When I was a kid (and kid is a loose term, because technically I’m still a kid), it used to drive me NUTS when my dad would talk to me about training. He is an avid cyclist, nordic skier, and runner. He is constantly in training mode and his body is constantly begging for a break, but he may just be the fittest 64-year-old I know. And, yes, this is probably where I get my “overtraining”/addicted to endorphin’s from. Although, anyone who has met my mum wouldn’t blink an eye if I said I had inherited it from her too. I guess I was destined to work hard and play hard.
My dad’s constant talks about “training” when I was growing up drove me insane. I dabbled in nordic, ran track, played soccer, ski raced, and danced. I wasn’t concerned about “getting the most” out of my physical activity, I was simply having fun. I was active for the sake of being active, I ate what I wanted and I loved every minute of it. The second my dad turned around to ask me about my day “training” on the hill, I could feel my muscles tense, the tension rise, and a massive wall of resistance building as I told him “I don’t know, I’m not really training, I’m just out there having fun.”
In all honesty, I was definitely training. If chasing gates on the same course for four hours isn’t training, I’m not sure what is. If you’re not focusing on improving a specific skill in you’re skiing, I’m not sure why you’re out there. I can see my dad’s point, but to me, training meant grueling away, something that wasn’t fun, but something that was necessary. There was no way in hell that I would consider skiing training under that definition.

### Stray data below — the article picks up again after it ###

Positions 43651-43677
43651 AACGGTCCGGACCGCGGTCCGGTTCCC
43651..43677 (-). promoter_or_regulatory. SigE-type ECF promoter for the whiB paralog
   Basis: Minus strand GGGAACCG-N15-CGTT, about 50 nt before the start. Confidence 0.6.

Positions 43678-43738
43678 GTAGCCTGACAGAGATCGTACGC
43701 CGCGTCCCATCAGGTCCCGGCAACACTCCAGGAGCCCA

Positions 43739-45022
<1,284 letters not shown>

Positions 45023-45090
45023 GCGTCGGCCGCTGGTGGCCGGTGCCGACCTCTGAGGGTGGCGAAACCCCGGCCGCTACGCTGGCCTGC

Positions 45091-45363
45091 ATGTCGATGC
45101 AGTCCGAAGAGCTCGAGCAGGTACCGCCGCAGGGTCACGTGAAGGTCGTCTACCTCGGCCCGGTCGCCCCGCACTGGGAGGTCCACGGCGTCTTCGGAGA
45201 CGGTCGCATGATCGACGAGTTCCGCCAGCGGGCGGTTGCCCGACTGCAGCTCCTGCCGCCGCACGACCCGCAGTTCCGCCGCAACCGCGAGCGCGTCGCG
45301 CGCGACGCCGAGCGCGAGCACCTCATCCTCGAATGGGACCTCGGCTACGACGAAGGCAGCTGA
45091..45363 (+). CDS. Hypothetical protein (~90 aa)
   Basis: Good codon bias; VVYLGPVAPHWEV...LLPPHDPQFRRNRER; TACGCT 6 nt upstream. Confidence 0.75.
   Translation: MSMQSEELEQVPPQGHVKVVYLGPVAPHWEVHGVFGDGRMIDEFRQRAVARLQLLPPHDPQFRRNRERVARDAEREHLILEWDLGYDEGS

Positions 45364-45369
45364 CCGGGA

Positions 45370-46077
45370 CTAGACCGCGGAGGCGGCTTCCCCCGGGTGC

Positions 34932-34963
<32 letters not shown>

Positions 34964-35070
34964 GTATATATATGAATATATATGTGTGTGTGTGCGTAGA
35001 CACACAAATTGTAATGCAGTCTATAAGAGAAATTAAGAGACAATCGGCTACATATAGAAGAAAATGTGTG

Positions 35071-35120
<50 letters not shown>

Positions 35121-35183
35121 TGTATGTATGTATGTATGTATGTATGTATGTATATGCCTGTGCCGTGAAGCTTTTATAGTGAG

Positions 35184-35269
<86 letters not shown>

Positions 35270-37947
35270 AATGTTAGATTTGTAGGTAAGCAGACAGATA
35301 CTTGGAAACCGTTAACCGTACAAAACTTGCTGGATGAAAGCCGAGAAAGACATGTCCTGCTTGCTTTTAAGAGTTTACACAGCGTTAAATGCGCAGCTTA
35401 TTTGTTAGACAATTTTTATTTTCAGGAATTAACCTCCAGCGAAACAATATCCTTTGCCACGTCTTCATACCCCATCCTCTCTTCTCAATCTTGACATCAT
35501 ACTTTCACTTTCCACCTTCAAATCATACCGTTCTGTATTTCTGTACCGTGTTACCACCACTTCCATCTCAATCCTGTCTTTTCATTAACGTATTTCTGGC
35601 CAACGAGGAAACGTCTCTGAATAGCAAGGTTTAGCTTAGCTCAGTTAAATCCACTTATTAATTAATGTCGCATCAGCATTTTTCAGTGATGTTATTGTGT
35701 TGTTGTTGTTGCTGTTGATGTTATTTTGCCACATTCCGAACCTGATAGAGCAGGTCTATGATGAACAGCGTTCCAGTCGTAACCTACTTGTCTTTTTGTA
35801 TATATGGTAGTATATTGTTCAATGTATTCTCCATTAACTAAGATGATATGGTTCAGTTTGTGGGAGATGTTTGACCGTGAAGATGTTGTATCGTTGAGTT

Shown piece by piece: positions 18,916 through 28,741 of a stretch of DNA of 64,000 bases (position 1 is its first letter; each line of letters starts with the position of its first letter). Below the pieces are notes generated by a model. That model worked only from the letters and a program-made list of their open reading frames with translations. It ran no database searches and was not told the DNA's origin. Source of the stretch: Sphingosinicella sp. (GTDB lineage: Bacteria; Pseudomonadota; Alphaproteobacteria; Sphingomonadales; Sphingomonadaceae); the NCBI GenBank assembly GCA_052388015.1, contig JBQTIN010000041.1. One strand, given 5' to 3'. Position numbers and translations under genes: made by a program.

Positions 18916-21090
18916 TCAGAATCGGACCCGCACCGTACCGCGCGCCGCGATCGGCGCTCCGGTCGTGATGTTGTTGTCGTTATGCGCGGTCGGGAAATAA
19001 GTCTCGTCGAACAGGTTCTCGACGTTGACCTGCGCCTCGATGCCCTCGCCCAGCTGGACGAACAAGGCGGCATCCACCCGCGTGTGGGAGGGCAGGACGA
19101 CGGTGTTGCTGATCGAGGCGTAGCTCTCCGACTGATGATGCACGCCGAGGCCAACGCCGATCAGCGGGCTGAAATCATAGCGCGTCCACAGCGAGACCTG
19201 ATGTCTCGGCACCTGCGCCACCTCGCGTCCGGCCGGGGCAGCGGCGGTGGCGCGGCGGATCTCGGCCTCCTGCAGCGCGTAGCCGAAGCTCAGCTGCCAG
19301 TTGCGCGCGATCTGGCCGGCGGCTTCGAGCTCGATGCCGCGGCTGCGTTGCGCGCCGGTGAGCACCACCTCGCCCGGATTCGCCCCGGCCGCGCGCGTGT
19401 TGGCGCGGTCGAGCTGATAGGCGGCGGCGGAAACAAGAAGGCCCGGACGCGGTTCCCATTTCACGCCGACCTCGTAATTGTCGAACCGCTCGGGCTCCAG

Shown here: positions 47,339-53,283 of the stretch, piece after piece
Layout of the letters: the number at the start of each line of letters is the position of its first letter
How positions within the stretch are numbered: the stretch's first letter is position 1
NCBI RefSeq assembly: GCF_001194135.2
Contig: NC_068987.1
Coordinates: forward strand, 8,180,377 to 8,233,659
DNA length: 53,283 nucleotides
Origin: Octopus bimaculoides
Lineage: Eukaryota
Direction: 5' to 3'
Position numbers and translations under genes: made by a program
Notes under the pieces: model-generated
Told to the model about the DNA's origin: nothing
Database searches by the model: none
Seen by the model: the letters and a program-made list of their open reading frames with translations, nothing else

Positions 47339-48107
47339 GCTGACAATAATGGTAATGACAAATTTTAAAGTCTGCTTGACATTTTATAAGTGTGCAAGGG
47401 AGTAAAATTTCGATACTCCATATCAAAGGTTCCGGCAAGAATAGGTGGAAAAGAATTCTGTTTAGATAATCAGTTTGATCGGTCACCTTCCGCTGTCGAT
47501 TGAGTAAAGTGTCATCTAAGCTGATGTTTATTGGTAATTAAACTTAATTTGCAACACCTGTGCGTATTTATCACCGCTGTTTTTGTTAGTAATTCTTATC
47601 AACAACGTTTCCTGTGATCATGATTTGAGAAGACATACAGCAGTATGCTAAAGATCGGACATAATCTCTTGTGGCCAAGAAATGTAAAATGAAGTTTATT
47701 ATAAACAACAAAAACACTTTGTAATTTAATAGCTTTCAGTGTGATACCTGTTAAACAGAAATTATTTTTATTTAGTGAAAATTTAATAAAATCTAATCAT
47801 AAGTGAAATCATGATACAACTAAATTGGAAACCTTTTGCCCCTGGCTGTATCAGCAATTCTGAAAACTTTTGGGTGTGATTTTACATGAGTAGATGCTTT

But as I got older, I started to see a need for a set schedule, for setting goals are and objectives to reach them. I still don’t like to think in terms of training, but after Jupiter Peak last week I was able to experience one of the best parts of training over the weekend; recovery.
For the first weekend in two months I wasn’t focused on making sure I got a long run, a long ride, good sleep, and eating clean. What did I do instead? I hiked the Pfeifer Horn, an 11 mile, 5,000+ Ft. hike and mtn. biked for four hours at Snowbasin. Which is pretty much whatever I have been doing just about every weekend while I’ve been training. Maybe I was just having fun after all.